A magnate, from the late Latin magnas, a great man, itself from Latin magnus, "great", is a noble or a man in a high social position, by birth, wealth or other qualities. In reference to the Middle Ages, the term is used to distinguish higher territorial landowners and warlords such as counts, earls and territorial-princes from the baronage. In England, the magnate class went through a change in the Middle Ages, it had consisted of all tenants-in-chief of the crown, a group of more than a hundred families. The emergence of Parliament led to the establishment of a parliamentary peerage that received personal summons more than sixty families. A similar class in the Gaelic world were the Flatha. In the Middle Ages a bishop sometimes held territory as a magnate, collecting the revenue of the manors and the associated knights' fees. In the Tudor period, after Henry VII defeated Richard III at Bosworth Field, Henry made a point of executing or neutralizing as many magnates as possible. Henry VII would make parliament attaint undesirable nobles and magnates, thereby stripping them of their wealth, protection from torture, power.
Henry VII used the Court of the Star Chamber to have powerful nobles executed. Henry VIII continued this approach in his reign. Henry VIII ennobled few men and the ones he did were all "new men": novi homines indebted to him and having limited power; the term was applied to the members of the Upper House in the Apostolic Kingdom of Hungary, the Főrendiház or House of Magnates. Magnates were a social class of wealthy and influential nobility in the Crown of the Kingdom of Poland and Grand Duchy of Lithuania, the Polish–Lithuanian Commonwealth; the magnates, velikaši, of Serbia in the Middle Ages were noted by their higher titles in relation to those held by the lesser nobles. In the Early and High Middle Ages the highest title was vojvoda, a military rank and title of governors. During the Serbian Empire the higher court members held titles such as despot and kesar. During foreign rule, under the Ottoman Empire, Habsburg Monarchy, Republic of Venice, in the Revolution, Principality the magnates were influential voivodes.
In Spain, since the late Middle Ages the highest class of nobility hold the appellation of Grandee of Spain. In Sweden, the wealthiest medieval lords were known as storman, "great men", a similar description and meaning as the English term magnate. Aristocracy Szlachta, in Poland Boyar, in Eastern Europe Velikaš, in Serbia and Croatia Magnat This article incorporates text from a publication now in the public domain: Chisholm, Hugh, ed.. "Magnate". Encyclopædia Britannica. Cambridge University Press. Magnates: How do they work
John II Comyn, Lord of Badenoch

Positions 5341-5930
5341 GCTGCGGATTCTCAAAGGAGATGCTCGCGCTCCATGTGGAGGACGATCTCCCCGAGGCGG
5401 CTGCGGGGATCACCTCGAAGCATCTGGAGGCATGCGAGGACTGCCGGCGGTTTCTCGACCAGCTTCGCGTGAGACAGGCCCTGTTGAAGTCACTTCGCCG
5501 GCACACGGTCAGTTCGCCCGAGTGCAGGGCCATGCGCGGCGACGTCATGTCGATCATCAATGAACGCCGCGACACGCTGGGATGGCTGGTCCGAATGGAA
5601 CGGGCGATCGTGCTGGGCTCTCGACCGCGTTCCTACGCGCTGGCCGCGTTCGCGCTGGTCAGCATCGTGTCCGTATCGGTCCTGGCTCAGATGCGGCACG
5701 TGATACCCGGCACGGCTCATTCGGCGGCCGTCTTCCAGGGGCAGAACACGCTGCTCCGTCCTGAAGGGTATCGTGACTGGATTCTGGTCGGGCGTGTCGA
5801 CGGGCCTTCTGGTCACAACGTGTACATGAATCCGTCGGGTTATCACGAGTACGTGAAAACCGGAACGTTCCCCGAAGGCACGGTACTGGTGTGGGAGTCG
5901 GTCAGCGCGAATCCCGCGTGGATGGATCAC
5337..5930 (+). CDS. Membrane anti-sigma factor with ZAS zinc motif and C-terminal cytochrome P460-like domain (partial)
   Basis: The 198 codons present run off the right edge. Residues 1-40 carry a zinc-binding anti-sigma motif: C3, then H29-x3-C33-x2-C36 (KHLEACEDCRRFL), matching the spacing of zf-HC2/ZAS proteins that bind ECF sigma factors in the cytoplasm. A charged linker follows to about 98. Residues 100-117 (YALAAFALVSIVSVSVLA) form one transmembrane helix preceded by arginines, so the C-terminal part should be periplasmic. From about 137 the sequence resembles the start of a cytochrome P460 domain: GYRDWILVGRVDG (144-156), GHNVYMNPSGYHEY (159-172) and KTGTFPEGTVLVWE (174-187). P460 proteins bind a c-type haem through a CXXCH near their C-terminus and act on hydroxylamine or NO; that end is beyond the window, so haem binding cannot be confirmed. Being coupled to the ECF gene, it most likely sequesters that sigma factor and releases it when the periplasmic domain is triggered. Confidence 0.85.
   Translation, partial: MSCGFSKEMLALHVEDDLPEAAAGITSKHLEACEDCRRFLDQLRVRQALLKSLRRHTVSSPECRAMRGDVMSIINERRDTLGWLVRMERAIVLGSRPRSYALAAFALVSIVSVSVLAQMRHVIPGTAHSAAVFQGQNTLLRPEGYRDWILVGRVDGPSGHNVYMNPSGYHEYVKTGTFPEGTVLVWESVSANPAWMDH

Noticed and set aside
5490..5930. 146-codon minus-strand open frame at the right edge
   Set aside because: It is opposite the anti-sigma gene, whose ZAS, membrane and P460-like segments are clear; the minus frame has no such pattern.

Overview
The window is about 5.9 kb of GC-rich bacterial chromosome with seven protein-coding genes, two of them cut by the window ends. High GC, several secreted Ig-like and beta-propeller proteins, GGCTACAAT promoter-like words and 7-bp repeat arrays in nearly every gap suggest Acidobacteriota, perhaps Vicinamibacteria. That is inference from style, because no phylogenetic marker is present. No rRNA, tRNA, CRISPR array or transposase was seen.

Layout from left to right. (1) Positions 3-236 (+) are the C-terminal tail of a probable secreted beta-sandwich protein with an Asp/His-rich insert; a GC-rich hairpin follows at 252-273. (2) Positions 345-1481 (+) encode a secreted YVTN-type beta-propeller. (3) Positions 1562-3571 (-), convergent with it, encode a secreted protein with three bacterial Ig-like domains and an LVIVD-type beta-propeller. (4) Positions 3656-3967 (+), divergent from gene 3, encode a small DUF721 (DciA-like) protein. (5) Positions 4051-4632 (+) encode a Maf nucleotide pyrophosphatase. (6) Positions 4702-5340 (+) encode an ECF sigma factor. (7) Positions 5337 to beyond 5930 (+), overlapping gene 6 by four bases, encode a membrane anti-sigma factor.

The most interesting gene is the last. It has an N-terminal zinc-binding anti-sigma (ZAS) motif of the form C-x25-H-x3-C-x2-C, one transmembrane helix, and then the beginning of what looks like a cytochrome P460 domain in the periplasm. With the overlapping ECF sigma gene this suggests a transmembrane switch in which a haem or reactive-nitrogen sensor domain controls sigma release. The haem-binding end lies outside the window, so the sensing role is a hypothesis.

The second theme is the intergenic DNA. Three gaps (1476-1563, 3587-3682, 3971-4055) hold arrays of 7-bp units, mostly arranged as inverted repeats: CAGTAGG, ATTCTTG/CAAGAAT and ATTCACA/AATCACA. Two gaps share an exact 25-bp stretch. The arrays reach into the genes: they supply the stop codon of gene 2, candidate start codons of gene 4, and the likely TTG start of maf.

John II Comyn, Lord of Badenoch and Lord of Lochaber or John "the Black" known as Black Comyn, a Scottish nobleman, was a Guardian of Scotland, one of the six Regents for Margaret, Maid of Norway. His father was John I Lord of Badenoch. In 1284 he joined with other Scottish noblemen who acknowledged Margaret of Norway as the heir of King Alexander, he was a Guardian of the Realm from 1286 to 1292. Comyn submitted to the English king in July 1296 at Montrose; as a descendant of King Donald III, Comyn was one of the thirteen Competitors for the Crown of Scotland. He did not aggressively push his claim for fear of jeopardising that of his brother-in-law John de Balliol, King of Scotland. Comyn, head of the most powerful noble family in Scotland, was a committed ally of Balliol and assisted him in his struggle against Edward I of England, it has been suggested that the Comyn family were the driving force behind both the Balliol kingship and the revolt against Edward's demands. John Comyn is credited with the building of several large castles or castle houses in and around Inverness.
Parts of Mortlach and Inverlochy Castle still stand today. John Comyn as his father was before him was entrusted by Alexander III of Scotland with the defence of Scotland's northern territories from invasion by the Vikings and the Danes. Comyn married Eleanor de Balliol, daughter of John I de Balliol of Barnard Castle, sister of King John of Scotland. Together they had several children, which included: Lord of Badenoch. Who married Lady Joan de Valence of Pembroke, daughter of William de Valence, 1st Earl of Pembroke, the half-brother to Henry III of England, uncle of Edward I of England. One of their daughters, married Sir Andrew Moray of Petty. John II Comyn, Lord of Badenoch died at Lochindorb Castle, in 1302. Tout, Thomas Frederick. "Comyn, John". In Stephen, Leslie. Dictionary of National Biography. 11. London: Smith, Elder & Co. pp. 459–460. Rymer, Thomas,Foedera Conventiones, Literae et cuiuscunque generis Acta Publica inter Reges Angliae. London. 1745. 4. Clan Galbraith History: http://www.clangalbraith.org/GalbraithHistory/GalbraithHistory.htm